First, we have previously argued that risky asset markets (e.g., global equity markets, industrial metals) correlate more closely with demand or currency-driven oil price changes. In this context, we estimate about 85-90% of the weakness in oil prices is driven by supply, not demand side factors (Figure 13). In recent months, the change in demand side factors has been negative, but currency-related factors have partially mitigated the overall impact. And financial conditions have remained fairly accommodative outside of corporate credit, so the reaction in markets has thus far been limited.
Second, while oil futures and option prices imply a material risk of oil prices at or below $40 through 2018 (Figure 14), we believe credit investors are taking a longer term view and assigning low probabilities to non-base case outcomes given market illiquidity does not allow clients to exit and re-enter positions in times of stress. What could trigger more forced selling? From a narrow perspective, rating downgrades, defaults and fund outflows are three potential triggers. Downgrades (and defaults) are increasingly probable for lower quality HY firms if oil prices stay in the low $40s or head lower. But with the rating agencies pricing in $50 – 55 oil in coming years, it will take a more material shift in sentiment to or below $40 heading into 2018 to trigger material revisions. Further, while we recently started to see material outflows (e.g., c$1.5bn in HY ETF outflows since Wednesday) with lower oil prices, in general, the outflows have been modest in recent months. And similarly HY bond markets, while less active in recent days, have been resilient at lower levels of activity.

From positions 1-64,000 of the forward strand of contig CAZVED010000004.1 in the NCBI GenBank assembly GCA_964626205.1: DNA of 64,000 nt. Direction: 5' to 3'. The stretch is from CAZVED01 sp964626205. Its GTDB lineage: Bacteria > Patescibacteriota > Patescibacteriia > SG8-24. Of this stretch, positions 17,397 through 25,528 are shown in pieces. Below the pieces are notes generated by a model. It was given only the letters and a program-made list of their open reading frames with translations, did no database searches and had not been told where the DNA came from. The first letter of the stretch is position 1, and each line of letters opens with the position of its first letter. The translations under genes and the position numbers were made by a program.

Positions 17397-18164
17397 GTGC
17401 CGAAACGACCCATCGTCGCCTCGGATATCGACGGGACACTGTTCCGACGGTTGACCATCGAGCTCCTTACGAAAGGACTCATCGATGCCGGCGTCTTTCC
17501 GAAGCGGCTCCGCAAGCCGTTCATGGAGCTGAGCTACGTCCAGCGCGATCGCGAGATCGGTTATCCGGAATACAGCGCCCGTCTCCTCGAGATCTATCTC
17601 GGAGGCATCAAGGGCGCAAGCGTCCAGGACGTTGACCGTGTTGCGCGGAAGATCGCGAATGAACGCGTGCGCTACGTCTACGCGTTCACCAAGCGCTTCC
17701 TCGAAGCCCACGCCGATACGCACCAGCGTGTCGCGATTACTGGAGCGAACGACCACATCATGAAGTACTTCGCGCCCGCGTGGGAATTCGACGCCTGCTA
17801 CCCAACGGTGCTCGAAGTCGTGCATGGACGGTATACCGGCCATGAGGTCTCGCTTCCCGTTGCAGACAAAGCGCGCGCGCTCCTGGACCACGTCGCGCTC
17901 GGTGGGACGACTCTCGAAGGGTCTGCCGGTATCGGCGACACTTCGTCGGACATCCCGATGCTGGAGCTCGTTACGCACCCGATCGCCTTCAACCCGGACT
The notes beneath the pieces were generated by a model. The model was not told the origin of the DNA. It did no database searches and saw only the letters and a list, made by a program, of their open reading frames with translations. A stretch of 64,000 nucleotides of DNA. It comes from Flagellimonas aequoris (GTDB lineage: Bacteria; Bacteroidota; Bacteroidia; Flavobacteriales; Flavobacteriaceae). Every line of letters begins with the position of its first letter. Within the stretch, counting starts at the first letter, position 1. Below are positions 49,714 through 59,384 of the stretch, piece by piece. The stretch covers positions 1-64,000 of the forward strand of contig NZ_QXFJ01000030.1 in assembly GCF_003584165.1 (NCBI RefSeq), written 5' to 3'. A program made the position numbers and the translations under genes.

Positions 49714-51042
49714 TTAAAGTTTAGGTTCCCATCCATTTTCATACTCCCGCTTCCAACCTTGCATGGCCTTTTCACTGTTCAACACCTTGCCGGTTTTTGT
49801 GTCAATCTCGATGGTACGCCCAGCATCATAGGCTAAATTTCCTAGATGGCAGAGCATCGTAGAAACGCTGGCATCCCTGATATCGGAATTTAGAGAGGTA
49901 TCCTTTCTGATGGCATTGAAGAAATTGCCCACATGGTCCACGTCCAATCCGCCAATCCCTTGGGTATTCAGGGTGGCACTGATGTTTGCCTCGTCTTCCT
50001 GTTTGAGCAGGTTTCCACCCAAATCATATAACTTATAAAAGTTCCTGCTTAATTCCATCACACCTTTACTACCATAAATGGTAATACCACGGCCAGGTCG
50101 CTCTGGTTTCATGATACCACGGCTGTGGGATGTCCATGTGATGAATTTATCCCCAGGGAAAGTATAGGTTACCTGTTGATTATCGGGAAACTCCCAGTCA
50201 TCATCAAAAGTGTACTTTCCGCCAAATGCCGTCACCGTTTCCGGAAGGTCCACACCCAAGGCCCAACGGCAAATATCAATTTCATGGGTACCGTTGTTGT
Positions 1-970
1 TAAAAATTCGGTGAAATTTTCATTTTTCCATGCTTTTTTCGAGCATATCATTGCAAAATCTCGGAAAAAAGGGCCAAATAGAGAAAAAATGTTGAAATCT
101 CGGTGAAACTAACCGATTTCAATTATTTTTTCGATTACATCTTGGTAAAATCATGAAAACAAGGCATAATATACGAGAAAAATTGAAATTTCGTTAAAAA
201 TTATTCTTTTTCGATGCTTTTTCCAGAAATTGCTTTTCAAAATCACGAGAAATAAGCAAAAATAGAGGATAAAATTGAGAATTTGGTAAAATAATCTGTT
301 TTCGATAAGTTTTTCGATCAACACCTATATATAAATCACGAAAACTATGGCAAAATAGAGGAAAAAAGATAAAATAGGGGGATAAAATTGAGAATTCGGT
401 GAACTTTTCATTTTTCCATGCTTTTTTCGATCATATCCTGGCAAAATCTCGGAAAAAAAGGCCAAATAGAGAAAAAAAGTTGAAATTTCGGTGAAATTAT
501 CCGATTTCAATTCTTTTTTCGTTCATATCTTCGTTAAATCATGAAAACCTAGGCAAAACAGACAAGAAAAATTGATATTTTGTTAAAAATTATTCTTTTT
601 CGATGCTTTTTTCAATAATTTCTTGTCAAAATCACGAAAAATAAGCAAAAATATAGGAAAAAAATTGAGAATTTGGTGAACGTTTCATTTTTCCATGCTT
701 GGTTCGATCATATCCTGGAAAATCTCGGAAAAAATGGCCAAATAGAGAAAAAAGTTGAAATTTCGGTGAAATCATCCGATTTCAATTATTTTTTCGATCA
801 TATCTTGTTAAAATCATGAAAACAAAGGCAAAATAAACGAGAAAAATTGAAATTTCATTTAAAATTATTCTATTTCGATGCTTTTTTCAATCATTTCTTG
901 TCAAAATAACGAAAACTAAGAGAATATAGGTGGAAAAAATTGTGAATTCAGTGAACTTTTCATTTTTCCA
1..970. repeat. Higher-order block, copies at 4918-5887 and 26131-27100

Finally, here is why $40 oil is so critical: